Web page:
As we posted in March, the FTC issued an administrative complaint against Intuit over the company's repeated use of the F-word in ads for TurboTax. No, not that F-word - the other one. In an initial decision, an Administrative Law Judge (or "ALJ") determined that Intuit's ads for "free" services were deceptive because most people would have to pay money to use them. The 237-page decision covers a lot of ground, but we're just going to focus on a few key points that are broadly relevant for most marketers.
Intuit ran a series of ads promoting TurboTax's free product. Some of those ads - like this one - consisted almost entirely of the word "free" spoken repeatedly. Although it's true that some consumers could file their taxes for free, most couldn't. For example, the FTC alleged that in 2020, approximately two-thirds of tax filers couldn't use TurboTax's free product. Moreover, the FTC alleged that many consumers only learned that they couldn't file for free after they had already started the TurboTax filing process.
Intuit argued that its ads disclosed that the free service was "for simple returns only" and that it told consumers to visit its website to "see if you qualify." The ALJ determined that the disclosures "were typically inconspicuous, unclear, or otherwise insufficient to inform a reasonable viewer of the terms of the offer or to modify the dominant message of 'free.'" For example, some disclosures appeared only for a "few seconds" in a "small font" that was "relatively faint in color" and were otherwise hard to read.
Intuit argued that pointing people to visit the website to "see if you qualify" was sufficient to point consumers to the limitations on the offer. The ALJ rejected that argument. In addition to its concerns about the clarity of the disclosure, the ALJ noted that "boilerplate" statements like those are "unlikely to alter the overall net impression of an advertisement." Moreover, "information available on Intuit's website cannot be used to counter or cure a false claim contained in other advertising."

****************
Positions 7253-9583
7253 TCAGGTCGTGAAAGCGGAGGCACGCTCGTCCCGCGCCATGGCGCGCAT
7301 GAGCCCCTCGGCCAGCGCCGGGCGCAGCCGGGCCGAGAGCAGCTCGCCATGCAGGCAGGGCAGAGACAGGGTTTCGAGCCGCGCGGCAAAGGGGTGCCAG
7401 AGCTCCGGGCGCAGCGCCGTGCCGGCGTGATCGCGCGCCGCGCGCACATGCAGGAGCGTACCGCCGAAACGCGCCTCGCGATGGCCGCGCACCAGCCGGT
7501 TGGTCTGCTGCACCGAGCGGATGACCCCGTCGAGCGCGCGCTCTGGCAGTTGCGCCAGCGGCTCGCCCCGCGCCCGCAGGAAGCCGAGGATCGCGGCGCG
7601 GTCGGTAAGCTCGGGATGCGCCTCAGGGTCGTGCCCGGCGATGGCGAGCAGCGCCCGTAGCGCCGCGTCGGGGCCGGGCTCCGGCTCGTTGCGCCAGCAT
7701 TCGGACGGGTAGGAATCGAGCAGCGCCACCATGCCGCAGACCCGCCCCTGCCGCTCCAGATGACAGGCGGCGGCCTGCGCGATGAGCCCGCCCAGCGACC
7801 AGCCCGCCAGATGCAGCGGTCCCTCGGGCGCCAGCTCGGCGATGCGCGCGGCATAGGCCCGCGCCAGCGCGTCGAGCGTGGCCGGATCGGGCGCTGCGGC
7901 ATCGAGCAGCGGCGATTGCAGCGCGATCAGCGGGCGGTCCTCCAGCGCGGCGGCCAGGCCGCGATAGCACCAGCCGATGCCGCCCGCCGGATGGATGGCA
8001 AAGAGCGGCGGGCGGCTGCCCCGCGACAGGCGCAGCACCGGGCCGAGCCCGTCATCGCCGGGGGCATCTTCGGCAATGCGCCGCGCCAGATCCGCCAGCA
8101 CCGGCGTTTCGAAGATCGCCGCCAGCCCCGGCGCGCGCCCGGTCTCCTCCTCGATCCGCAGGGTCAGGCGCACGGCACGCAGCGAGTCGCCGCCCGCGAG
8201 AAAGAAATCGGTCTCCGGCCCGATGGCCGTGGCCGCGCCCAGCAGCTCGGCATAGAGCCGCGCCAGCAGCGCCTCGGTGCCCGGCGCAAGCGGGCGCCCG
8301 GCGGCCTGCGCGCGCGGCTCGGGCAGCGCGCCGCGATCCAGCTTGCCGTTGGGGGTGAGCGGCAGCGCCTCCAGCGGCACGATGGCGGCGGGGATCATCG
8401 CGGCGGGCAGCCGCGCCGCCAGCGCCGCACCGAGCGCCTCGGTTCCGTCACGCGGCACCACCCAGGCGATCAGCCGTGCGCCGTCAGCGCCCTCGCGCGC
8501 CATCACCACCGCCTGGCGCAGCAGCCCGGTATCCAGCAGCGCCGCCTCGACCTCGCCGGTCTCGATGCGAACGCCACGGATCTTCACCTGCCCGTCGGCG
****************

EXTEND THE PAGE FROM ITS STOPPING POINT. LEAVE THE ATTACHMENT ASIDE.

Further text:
Intuit argued that it had to point to the website because including all of the relevant disclosures in the ads would lead to "information overload" for consumers. That's a fair point, but the ALJ wasn't sympathetic, and proposed a different solution to the problem: "to the extent it is difficult for Intuit to communicate effectively all material eligibility requirements for Intuit's free tax filing products, the solution is to avoid claims that trigger the need for such clarifying disclosures."
By now, you may be using the other F-word and wondering how this analysis applies to your own marketing. Although companies can use clear disclosures to clarify claims, this decision demonstrates that there are limits to what disclosures can do, particularly if a claim would be misleading without the disclosures. Inuit announced that it will appeal the decision, so we haven't heard the last word on this yet. Nevertheless companies would be well-advised to review their disclosures practices in light of this decision (and other recent comments from the FTC about the limits of disclosures.)
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